For me, the words and the peel of the church bells spoke exactly into my life and where I was and am right now. The shock I felt has remained with me all day. This post won’t make sense to some of my FB friends or be welcome by others. I can’t apologise for that but if you have known me to be mates with me this long this will not come as any surprise. I am just me on here, warts, wounds and all. For my FB friends who understand and welcome this post. We are never too long in the tooth or too buried in life’s shit to be disqualified from a visit.
Then when I returned to London travelling to work on my first day back, I was still trying to take in my encounter in Denmark. I turned once again to that day’s reading in ‘My Utmost for His Highest’ and found this:
Can You Come Down From the Mountain?
While you have the light, believe in the light . . . —John 12:36
We all have moments when we feel better than ever before, and we say, “I feel fit for anything; if only I could always be like this!” We are not meant to be. Those moments are moments of insight which we have to live up to even when we do not feel like it. Many of us are no good for the everyday world when we are not on the mountaintop. Yet we must bring our everyday life up to the standard revealed to us on the mountaintop when we were there.
Never allow a feeling that was awakened in you on the mountaintop to evaporate. Don’t place yourself on the shelf by thinking, “How great to be in such a wonderful state of mind!” Act immediately— do something, even if your only reason to act is that you would rather not. If, during a prayer meeting, God shows you something to do, don’t say, “I’ll do it”— just doit! Pick yourself up by the back of the neck and shake off your fleshly laziness. Laziness can always be seen in our cravings for a mountaintop experience; all we talk about is our planning for our time on the mountain. We must learn to live in the ordinary “grey” day according to what we saw on the mountain.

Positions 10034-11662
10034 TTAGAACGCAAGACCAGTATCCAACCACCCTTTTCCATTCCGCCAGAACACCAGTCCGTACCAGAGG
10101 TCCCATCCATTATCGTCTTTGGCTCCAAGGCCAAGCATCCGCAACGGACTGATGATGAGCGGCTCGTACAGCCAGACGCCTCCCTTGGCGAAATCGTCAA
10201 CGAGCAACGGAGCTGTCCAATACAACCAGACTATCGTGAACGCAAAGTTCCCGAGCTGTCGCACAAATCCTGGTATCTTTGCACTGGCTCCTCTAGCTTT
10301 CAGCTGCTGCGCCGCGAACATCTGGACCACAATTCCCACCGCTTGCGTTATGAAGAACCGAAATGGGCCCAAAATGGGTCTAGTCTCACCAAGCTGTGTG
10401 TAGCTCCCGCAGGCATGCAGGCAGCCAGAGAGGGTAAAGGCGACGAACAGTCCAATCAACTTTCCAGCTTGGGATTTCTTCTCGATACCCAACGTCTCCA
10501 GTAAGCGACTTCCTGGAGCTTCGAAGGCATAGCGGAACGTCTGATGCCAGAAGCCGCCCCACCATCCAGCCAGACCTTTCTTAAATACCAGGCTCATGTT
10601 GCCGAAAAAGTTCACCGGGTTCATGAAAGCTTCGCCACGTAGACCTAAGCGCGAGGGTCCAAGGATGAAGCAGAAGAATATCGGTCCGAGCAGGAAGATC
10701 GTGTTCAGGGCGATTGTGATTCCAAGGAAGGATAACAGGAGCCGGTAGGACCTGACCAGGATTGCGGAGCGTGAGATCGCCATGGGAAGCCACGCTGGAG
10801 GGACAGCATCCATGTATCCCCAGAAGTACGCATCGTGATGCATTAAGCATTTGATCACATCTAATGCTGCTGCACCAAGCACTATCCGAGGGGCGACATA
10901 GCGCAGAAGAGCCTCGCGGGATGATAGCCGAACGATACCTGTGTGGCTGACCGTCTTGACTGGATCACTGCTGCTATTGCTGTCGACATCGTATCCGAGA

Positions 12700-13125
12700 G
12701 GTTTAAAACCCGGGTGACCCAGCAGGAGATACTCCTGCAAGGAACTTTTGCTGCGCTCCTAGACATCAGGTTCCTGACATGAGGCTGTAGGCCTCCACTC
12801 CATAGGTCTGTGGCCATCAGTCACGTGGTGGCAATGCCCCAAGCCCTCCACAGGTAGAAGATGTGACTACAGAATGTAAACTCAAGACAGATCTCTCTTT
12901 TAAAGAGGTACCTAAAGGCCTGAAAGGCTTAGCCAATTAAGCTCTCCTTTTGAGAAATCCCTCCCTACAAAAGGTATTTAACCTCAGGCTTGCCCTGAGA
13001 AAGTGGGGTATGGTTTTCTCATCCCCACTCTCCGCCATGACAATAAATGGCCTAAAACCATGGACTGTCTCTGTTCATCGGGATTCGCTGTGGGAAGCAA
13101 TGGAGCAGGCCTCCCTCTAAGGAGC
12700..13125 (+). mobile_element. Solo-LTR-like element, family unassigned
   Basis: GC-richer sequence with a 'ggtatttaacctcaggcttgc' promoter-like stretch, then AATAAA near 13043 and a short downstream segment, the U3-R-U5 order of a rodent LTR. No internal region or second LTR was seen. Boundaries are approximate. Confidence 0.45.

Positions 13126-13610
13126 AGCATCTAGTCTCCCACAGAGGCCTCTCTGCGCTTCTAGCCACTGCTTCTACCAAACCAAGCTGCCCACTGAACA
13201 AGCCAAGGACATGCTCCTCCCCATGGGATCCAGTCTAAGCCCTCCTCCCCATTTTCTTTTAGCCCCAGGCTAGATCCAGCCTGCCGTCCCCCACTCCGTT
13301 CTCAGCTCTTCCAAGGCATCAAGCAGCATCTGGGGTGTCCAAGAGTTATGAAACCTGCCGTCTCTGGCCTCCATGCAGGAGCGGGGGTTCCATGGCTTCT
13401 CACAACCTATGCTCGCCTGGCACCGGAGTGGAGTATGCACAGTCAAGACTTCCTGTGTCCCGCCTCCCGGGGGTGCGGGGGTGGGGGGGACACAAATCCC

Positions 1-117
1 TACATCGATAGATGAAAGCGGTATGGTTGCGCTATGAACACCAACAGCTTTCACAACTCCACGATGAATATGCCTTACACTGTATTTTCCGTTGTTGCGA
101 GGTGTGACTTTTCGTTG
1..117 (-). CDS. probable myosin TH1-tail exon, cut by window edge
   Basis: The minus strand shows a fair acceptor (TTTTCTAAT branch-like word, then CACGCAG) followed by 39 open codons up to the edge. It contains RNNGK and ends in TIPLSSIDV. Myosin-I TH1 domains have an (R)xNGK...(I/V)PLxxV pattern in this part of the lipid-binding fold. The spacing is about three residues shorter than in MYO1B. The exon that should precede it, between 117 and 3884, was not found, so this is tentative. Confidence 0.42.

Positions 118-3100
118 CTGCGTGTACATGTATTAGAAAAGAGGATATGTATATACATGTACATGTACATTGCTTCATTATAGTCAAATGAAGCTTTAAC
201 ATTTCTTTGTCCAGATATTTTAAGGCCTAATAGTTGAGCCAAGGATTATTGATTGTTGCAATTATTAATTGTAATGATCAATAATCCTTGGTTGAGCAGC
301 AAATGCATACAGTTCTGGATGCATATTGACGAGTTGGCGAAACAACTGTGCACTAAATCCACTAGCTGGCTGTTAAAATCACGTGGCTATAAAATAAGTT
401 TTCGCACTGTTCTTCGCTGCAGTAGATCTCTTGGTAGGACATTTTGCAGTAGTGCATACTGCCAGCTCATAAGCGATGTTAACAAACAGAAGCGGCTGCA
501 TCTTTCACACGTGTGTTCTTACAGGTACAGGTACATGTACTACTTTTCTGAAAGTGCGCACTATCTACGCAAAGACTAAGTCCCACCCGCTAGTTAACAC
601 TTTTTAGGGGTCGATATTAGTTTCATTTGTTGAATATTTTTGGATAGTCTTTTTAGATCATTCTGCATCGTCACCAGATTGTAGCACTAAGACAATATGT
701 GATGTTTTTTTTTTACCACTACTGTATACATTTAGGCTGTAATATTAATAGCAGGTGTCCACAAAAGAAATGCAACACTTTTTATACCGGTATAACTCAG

Don’t give up because you have been blocked and confused once— go after it again. Burn your bridges behind you, and stand committed to God by an act of your own will. Never change your decisions, but be sure to make your decisions in the light of what you saw and learned on the mountain.
I am still walking in the light of all the above and will be flying away again very soon for part two of my personal retreat. I wonder what deeper insights await?